Is gambling research biased? You bet it is, says shocking new report into industry
Academics at the University of London have found that vital research was being undermined because it is dependent on the industry for funding
Emily Dugan is Social Affairs Editor for The Independent, i and Independent on Sunday. She was previously a news reporter for The Independent on Sunday. Her investigations into human trafficking have twice been awarded Best Investigative Article at the Anti-Slavery Day Media Awards and her human rights journalism was shortlisted for the Gaby Rado Memorial prize at the 2012 Amnesty Media Awards. Emily is on sabbatical until March 2015
SOCIAL AFFAIRS CORRESPONDENT
Wednesday 02 April 2014
Critical research into the effects of gambling has been hampered and blocked because it is dependent on the betting industry for funding, a report reveals today.
A “cosy club mentality” between the industry, the Government and researchers is preventing vital betting reforms being passed, it says.
Current policies are not holding the industry to account because almost no independent research is carried out, warns the study by Goldsmiths College at the University of London.
Its academics have been scrutinising betting for three years, taking anonymous testimony from researchers and those in the industry itself. They found that vital research was being undermined because it is dependent on the industry for funding. The Responsible Gambling Trust (RGT), funded by betting businesses, also pays for much of the research into the industry. Anthropologists at Goldsmiths say this makes studies far less questioning than they need to be. One British researcher told the study: “I can’t think of a single leading researcher who hasn’t taken money from the industry”. This sentiment was echoed by many of the 100-plus insiders who gave testimony.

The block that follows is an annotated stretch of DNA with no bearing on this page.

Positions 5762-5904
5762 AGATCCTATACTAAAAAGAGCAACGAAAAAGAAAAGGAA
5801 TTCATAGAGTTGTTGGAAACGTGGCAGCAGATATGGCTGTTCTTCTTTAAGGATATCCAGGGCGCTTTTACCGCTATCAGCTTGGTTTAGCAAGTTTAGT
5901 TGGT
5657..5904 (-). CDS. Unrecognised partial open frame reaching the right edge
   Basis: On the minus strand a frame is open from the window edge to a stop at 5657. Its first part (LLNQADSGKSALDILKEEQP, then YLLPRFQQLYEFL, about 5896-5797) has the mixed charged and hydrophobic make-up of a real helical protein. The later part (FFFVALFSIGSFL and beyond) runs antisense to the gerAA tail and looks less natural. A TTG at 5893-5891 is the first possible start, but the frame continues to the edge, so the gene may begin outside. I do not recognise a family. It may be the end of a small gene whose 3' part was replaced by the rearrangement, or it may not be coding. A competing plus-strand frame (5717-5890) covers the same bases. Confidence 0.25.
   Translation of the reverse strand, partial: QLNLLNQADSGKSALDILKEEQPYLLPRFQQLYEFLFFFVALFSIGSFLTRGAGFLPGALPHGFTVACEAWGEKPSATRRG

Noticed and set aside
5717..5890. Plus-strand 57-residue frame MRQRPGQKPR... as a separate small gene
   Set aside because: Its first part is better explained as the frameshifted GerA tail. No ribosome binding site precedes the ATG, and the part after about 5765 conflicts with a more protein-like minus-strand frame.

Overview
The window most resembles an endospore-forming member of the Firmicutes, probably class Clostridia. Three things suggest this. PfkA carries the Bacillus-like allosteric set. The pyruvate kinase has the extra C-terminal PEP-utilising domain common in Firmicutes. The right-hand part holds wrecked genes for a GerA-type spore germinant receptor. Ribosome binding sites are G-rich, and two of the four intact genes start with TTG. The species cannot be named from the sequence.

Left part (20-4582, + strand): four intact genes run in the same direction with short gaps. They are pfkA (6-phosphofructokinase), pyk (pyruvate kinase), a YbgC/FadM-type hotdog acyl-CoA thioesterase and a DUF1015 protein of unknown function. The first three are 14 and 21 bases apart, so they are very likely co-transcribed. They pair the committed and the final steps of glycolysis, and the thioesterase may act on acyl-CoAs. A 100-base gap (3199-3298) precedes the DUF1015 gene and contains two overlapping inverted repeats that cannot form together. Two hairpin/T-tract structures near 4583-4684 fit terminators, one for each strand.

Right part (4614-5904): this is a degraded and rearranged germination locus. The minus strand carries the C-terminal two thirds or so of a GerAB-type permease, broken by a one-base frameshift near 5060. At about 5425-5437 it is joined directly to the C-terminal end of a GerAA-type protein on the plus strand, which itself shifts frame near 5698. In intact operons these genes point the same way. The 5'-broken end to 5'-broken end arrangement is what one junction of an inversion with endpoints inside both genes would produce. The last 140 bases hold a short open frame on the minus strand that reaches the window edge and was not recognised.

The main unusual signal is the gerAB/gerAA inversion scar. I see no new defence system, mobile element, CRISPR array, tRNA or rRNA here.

A gambling industry worker said: “The gambling world suffers from what I would call a cosy club mentality. There is a lack of challenge between various parties and therefore the overall governance of gambling, particularly in Britain, is kind of weak because people aren’t grappling with one another in a way that could actually ensure greater safeguards and more meaningful policy making.”
Rebecca Cassidy, the lead researcher in the study, said: “This research shows that the gambling industry, charities that are funded by contributions from the industry, and the government have too much influence over research.
“Instead of placing the blame for so-called ‘problem gambling’ at the feet of the individual, they should instead focus on how the industry and the state benefit from certain policies.”
A worker with 11 years’ experience in the industry said: “[It] doesn’t want research that threatens profits, like work on fixed-odds betting terminals. They are the goose laying golden eggs.”
Another researcher? said: “I’ve never known anything like the way that some of these gambling academics are in bed with the industry.”
One academic chose not to complete research that was critical of the industry. She said: “I was really scared about potentially annoying the industry and then getting my reputation trashed, because I saw that happen… and it really was horrible. So I had a choice, say everything is fine. In other words, lie.”
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